October 07, 2019
Ramesh Balusu, PhD, a researcher at The University of Kansas Cancer Center, is working to uncover what happens behind the scenes that leads to the development of certain types of blood cancers like acute myeloid leukemia.
Key cells behind the scenes
Hematopoietic progenitor cells are responsible for the production and replenishment of all blood cell types. They are born as “unassigned” young stem cells and their lineage (myeloid or lymphoid) is determined as they mature.
- Myeloid cells include red blood cells, white blood cells, platelets and monocytes.
- Lymphoid cells include T cells and B cells.
After lineage is determined, their maturation doesn’t stop there. The cells continue differentiating (becoming more specialized), moving through the various phases of cell life before dying.
“The life of a healthy cell follows more than a dozen different steps to mature,” says Dr. Balusu. “If a lymphoid or myeloid cell does not differentiate correctly at any point during this process, it creates a traffic jam. Undifferentiated cells start accumulating in the bone marrow and the cancer develops.”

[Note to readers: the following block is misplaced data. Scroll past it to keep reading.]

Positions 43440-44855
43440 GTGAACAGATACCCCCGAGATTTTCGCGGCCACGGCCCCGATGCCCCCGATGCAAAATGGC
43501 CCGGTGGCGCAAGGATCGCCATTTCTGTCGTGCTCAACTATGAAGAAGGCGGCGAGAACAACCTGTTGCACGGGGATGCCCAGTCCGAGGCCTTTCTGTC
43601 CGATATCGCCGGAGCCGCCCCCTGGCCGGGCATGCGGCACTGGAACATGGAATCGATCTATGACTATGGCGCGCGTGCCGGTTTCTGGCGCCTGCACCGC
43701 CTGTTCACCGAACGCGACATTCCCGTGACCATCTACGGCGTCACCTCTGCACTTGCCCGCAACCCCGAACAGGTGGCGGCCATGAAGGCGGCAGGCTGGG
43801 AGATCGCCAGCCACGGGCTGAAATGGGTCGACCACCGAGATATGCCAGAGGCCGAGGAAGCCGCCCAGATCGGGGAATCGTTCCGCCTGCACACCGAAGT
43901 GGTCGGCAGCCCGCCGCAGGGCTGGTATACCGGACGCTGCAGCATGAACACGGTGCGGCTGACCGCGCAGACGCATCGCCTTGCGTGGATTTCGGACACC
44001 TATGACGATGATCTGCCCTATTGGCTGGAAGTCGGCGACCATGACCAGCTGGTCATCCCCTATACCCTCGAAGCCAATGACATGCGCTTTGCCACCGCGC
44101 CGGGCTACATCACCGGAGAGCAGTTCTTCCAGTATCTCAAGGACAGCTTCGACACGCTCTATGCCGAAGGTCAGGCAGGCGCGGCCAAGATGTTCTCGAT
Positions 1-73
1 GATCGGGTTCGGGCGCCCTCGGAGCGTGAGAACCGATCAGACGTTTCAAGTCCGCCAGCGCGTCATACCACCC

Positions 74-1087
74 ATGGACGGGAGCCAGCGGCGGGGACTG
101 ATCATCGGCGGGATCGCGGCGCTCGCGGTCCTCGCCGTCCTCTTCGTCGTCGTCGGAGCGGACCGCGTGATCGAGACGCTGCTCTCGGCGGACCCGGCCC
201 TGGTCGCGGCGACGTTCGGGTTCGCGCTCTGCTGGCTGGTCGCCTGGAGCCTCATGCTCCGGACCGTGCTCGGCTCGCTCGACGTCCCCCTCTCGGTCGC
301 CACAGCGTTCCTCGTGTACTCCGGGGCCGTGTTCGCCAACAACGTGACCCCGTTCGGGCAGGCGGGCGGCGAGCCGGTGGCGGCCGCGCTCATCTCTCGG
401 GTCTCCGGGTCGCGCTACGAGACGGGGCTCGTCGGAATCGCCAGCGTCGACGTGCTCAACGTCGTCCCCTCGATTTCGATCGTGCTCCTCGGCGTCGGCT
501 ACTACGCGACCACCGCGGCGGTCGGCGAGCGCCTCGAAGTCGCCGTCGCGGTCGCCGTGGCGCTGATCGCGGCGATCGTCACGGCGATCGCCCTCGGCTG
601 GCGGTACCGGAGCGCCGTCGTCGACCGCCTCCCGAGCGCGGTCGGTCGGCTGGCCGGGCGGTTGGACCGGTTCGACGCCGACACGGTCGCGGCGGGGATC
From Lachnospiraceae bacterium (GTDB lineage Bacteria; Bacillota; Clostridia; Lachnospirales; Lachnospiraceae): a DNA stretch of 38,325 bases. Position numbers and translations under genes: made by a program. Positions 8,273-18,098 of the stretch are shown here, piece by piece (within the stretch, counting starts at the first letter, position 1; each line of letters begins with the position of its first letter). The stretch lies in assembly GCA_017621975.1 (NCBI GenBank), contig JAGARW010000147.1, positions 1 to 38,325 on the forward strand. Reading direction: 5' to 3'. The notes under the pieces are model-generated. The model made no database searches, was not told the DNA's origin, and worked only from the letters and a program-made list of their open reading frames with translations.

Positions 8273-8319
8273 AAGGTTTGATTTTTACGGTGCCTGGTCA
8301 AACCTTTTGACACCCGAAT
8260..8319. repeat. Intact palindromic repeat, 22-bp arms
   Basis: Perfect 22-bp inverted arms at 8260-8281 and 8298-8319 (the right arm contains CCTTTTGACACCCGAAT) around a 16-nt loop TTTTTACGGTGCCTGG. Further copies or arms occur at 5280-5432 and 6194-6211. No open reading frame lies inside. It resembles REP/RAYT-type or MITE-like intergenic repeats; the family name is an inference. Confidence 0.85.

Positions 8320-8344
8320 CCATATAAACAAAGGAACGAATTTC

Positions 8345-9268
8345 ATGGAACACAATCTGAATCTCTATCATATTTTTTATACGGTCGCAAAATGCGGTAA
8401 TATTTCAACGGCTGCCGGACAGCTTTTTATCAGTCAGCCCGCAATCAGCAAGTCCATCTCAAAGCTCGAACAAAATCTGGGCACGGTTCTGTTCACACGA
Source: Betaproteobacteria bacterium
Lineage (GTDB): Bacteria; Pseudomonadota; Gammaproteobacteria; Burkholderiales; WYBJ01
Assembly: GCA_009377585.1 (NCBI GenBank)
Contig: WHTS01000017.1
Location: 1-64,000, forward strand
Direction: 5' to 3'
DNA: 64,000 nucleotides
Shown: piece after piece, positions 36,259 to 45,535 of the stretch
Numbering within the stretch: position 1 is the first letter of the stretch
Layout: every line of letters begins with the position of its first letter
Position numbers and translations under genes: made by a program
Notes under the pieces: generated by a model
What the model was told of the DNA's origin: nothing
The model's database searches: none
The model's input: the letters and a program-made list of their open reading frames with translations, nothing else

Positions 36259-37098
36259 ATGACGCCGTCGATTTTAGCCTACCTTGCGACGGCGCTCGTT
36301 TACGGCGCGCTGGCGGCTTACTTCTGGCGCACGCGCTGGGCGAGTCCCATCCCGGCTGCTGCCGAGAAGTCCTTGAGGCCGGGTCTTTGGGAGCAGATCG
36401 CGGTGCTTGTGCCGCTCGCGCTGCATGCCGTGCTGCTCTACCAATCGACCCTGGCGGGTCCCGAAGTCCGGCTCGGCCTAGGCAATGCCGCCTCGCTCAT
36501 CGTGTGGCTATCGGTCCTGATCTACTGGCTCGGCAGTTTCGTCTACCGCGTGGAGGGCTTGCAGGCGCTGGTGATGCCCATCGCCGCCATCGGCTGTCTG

If lymphoid or myeloid cells fail to differentiate, lymphoma or leukemia occurs, respectively.
Balusu’s research primarily focuses on the NPM1 protein, the most frequently mutated gene in up to 50% of adult acute myeloid leukemia cases.
If the cells responsible for the production of blood cells don't mature correctly at any point, the process may repeat. These faulty cells will accumulate in the blood marrow and cancer develops.
On/off switch failure
“In a healthy environment, there is a defined lifespan for each cell. The mutated NPM1 halts the normal differentiation process in myeloid cells, preventing the cells from moving on to the next phase of life,” points out Dr. Balusu. “Instead, the activated mutant gene reprograms the cell to continuously multiply.”
He compares this constant activation of the mutated gene to a malfunctioning light switch that is stuck in the “ON” position.
"This continuous proliferation of undifferentiated cells interrupts the development of white blood cells, red blood cells and platelets," he says. "Without these essential immune cells, patients with AML will typically experience weakness, bruising and increased risk of infection."
AML patients are also usually older with an average age of 67. The standard treatment includes chemotherapy and a bone marrow transplant. However, older patients often cannot tolerate the high-dose chemotherapy. Consequently, treatment options are very limited.
Dr. Balusu is working to develop less toxic novel drug combinations that may work for older AML patients. By better understanding the pathways and mechanisms of AML, his laboratory can refine and pinpoint the molecules that play a role in cancer, and then design and screen specific small molecule inhibitors to use in targeted cancer therapy.